Despite the similar activity of Vav-3 and Vav-2 both in vitro and in vivo, we were unable to detect any transforming activity of this new gene in standard focus formation assays. The explanation for this result is not straightforward to us. Due to the lack of transformation of the initial VAV-3 cDNA obtained by PCR (see Materials and Methods), we recloned the full length VAV-3 cDNA using standard screening procedures to avoid the possibility of a recurrent mutation in all our PCR clones. However, the library-derived clones showed the same primary structure and still lacked transforming activity, even when truncations that hyperactivated the oncogenicity of Vav and Vav-2 (23) were generated in the VAV-3 cDNA. VAV-3 was also inactive when linearized plasmids were used in the transfections, a method that traditionally enhances the transforming activity of oncogene-harboring plasmids by up to 200-fold, including those for vav (19). Species differences can also be ruled out, because the human VAV gene is as transforming as its rodent counterpart (5). It is possible, therefore, that the lack of VAV-3 oncogenic activity could derive from a different behavior of this gene in vivo, such as distinct subcellular localization or to lower levels of activity of Vav-3 in vivo. More work will be necessary to fully understand the lack of transformation potential of this new Vav family member.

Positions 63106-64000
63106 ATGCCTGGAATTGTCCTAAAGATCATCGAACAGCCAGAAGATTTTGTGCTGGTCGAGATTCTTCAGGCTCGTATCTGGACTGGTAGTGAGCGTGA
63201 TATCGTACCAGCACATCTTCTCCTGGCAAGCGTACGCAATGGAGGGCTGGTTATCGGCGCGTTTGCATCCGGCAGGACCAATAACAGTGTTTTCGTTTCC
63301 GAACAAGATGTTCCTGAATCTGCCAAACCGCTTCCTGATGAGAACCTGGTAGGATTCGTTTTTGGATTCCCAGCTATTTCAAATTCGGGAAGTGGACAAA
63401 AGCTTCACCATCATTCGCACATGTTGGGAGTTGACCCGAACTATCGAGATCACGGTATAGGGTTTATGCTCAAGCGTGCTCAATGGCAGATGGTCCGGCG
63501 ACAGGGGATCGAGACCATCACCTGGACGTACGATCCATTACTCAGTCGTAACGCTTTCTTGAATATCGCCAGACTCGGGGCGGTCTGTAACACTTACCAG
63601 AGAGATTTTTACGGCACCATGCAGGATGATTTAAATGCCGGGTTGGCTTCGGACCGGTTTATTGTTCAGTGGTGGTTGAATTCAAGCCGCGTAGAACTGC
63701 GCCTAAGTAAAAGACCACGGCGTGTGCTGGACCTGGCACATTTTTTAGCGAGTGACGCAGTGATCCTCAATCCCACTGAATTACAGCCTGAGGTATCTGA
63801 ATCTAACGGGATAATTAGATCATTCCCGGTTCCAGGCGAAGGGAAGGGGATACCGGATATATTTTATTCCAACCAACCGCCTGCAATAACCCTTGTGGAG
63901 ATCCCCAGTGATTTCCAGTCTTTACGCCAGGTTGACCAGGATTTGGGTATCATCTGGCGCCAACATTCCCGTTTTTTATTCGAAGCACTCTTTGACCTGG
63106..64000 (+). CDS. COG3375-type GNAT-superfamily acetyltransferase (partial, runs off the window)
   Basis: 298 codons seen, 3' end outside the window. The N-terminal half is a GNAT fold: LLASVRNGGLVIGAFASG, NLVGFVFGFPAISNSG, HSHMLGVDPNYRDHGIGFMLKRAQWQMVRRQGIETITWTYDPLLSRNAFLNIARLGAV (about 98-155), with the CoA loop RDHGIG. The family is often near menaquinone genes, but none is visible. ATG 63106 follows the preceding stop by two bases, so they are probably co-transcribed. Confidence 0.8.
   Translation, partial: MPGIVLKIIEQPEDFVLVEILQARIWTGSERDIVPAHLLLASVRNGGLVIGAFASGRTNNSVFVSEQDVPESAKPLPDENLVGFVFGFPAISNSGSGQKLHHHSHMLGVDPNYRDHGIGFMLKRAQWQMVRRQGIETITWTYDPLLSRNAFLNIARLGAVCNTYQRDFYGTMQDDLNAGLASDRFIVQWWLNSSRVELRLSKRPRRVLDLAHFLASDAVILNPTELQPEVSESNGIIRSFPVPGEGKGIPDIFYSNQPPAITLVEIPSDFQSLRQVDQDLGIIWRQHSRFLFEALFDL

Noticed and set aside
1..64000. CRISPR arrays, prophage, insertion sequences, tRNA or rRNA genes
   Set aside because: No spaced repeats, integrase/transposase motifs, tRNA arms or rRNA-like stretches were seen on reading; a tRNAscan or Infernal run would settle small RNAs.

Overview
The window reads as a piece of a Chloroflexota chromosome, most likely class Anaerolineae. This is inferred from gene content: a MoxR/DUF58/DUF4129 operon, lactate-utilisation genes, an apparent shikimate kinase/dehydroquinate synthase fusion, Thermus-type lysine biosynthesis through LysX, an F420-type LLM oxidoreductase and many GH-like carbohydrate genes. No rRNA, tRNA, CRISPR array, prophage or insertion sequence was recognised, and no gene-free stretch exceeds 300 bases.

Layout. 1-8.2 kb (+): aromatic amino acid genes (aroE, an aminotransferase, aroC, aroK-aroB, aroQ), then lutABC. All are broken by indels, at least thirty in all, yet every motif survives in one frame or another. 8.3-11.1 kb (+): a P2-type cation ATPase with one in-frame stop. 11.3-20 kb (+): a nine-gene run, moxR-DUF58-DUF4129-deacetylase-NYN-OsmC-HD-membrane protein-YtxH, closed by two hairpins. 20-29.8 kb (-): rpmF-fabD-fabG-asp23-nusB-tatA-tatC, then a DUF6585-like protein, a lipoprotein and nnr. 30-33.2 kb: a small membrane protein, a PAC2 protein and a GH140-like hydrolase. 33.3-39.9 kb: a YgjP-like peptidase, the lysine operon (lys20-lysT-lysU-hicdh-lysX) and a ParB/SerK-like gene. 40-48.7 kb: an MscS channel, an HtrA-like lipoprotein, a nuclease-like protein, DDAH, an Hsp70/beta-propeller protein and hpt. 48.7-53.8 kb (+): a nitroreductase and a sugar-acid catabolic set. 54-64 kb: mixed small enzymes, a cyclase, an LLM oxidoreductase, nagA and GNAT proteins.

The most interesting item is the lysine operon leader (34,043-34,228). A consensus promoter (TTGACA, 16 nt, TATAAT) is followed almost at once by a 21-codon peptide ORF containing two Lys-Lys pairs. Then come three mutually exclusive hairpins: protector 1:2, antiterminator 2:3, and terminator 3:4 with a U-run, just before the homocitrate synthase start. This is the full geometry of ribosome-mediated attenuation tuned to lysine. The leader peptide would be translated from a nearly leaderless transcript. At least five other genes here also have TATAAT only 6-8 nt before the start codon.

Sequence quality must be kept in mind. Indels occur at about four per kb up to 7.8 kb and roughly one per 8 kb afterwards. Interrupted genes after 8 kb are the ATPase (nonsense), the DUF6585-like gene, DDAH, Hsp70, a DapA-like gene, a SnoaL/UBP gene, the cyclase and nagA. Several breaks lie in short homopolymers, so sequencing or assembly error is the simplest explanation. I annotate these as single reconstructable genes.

The study of Vav-3 has also allowed us to gain a better understanding on the intramolecular interactions that regulate the activity of this GDP-GTP exchange factor. Thus, we have shown that the biochemical activity of wild-type Vav-3 is strictly dependent on tyrosine phosphorylation. Since these assays are done with purified proteins, this result indicates that this posttranslational modification induces an intramolecular effect that activates the latent biochemical activity of Vav. In this regard, we have shown that this effect is mediated, at least in part, by an increase in the binding avidity of Vav-3 toward its substrates. However, since Vav-3 activity is always associated with both the physical interaction to the GTPases and catalysis of GDP-GTP exchange, it is impossible at this point to determine whether phosphorylation plays only a role in the former process or whether, in addition, it also participates in regulating the catalytic activity of Vav-3 towards the bound substrate. Mutagenesis experiments capable of dissociating these two functional points in the Vav-3–Rho relationship will help to answer this important question. By using an N-terminally truncated Vav-3 protein (Δ1–144), we have also demonstrated that these Vav-3 mutant proteins are constitutively active due to the lack of dependency of tyrosine phosphorylation for the activation of Rho proteins. This is not due to higher levels of tyrosine phosphorylation, because this truncated protein displays comparable levels of phosphorylation that the wild type protein when purified from Sf9 cells and after phosphorylation by Hck. In good agreement with these in vitro observations, we have shown that Vav-3 proteins lacking the N terminus can induce effective morphological change and cell multinucleation even in the absence of the C-terminal SH3-SH2-SH3 domains, a region essential for the tyrosine phosphorylation of Vav-3 and for its interaction with protein tyrosine kinases and other cytoplasmic phosphoproteins. This constitutive activation appears to be another intramolecular effect mediated by the missing CH region, since it can be induced in vitro by using highly purified preparations of Vav-3. Taken together, these results are consistent with the idea that the main function of the Vav-3 SH3-SH2-SH3 is to mediate the phosphorylation of the wild-type protein, thereby eliminating the inhibitory function of the CH region on other structural domains of Vav-3 (Fig. (Fig.1010C).